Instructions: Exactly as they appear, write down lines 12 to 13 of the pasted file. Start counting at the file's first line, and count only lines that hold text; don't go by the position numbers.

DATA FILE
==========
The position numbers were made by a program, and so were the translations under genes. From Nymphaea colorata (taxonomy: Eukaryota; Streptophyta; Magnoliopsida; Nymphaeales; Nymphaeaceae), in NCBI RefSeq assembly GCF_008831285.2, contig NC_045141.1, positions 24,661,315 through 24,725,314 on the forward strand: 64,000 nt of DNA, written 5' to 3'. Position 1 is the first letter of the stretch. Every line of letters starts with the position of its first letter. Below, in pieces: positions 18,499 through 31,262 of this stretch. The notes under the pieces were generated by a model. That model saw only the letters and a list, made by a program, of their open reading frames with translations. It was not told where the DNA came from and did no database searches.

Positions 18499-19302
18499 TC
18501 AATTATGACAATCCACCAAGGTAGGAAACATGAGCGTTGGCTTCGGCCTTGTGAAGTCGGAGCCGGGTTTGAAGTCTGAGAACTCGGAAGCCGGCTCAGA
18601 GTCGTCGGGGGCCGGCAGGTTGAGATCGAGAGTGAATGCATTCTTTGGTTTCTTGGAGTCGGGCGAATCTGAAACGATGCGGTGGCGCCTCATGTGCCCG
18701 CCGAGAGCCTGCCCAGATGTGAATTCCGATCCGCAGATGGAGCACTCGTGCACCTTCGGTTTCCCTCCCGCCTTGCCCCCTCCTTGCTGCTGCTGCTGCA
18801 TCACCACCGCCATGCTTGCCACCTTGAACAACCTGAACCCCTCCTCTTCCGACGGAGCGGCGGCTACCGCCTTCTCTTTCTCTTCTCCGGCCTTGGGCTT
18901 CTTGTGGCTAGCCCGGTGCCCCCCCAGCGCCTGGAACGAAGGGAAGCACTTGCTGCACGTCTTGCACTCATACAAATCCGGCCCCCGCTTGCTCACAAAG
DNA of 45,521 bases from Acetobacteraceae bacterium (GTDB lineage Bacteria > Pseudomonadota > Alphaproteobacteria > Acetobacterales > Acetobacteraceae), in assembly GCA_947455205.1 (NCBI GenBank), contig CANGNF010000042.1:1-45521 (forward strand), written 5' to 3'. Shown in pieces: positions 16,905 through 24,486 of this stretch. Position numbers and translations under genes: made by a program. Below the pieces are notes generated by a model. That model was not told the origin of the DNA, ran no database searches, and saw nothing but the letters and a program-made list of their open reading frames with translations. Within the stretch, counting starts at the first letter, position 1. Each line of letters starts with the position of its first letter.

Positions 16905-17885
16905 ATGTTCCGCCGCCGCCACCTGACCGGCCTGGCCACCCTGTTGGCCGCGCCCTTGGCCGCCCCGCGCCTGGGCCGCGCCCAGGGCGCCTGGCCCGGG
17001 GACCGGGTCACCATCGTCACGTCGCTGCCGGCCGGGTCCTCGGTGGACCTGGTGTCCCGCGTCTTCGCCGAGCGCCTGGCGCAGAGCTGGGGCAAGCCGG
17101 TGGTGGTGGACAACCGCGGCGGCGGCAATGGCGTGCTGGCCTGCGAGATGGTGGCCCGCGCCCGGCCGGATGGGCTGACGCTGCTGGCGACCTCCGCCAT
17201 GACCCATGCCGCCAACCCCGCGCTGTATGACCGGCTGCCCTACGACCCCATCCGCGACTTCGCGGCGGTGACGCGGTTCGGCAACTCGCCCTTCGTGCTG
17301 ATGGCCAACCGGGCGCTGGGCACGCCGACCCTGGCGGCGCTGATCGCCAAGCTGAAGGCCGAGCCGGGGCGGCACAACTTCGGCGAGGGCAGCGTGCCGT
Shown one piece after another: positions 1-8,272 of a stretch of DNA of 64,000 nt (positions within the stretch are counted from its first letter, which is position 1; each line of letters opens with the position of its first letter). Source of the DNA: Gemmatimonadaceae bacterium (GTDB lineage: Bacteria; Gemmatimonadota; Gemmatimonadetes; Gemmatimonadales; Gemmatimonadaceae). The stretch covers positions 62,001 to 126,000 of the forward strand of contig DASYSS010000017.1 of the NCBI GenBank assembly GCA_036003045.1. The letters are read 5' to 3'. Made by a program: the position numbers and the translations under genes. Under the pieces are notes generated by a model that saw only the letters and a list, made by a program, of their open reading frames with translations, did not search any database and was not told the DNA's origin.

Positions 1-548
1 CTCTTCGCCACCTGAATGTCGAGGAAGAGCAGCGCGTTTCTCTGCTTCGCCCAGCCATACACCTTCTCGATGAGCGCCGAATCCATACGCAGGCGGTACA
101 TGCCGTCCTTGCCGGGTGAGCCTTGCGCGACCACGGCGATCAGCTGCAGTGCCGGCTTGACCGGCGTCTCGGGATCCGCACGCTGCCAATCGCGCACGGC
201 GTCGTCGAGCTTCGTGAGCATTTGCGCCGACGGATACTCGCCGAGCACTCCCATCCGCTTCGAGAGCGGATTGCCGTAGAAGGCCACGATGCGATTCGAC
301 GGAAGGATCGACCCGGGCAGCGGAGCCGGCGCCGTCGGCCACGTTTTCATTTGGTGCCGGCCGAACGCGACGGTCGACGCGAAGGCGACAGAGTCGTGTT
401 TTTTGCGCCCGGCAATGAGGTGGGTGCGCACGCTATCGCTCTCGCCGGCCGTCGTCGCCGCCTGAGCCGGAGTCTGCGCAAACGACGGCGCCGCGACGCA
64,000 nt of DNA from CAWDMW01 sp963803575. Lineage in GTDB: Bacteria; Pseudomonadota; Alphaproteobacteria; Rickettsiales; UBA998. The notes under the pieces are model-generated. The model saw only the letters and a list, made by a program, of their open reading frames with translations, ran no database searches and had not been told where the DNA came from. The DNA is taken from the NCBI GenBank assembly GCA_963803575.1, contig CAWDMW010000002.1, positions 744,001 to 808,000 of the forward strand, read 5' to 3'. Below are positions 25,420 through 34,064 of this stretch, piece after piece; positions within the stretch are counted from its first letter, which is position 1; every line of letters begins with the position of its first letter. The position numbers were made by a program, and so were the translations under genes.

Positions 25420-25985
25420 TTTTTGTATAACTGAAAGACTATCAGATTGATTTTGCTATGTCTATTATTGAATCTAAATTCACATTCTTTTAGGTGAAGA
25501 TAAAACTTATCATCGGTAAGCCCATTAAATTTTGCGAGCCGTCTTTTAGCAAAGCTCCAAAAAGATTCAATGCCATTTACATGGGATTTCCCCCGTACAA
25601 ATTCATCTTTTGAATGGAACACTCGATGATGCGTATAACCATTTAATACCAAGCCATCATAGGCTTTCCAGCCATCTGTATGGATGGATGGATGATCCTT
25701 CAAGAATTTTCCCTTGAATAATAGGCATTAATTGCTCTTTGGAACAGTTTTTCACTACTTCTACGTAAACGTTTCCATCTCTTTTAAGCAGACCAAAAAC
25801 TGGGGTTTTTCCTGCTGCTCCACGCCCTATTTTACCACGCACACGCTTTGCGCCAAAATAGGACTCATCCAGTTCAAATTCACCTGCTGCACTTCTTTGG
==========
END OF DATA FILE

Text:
17001 GACCGGGTCACCATCGTCACGTCGCTGCCGGCCGGGTCCTCGGTGGACCTGGTGTCCCGCGTCTTCGCCGAGCGCCTGGCGCAGAGCTGGGGCAAGCCGG
17101 TGGTGGTGGACAACCGCGGCGGCGGCAATGGCGTGCTGGCCTGCGAGATGGTGGCCCGCGCCCGGCCGGATGGGCTGACGCTGCTGGCGACCTCCGCCAT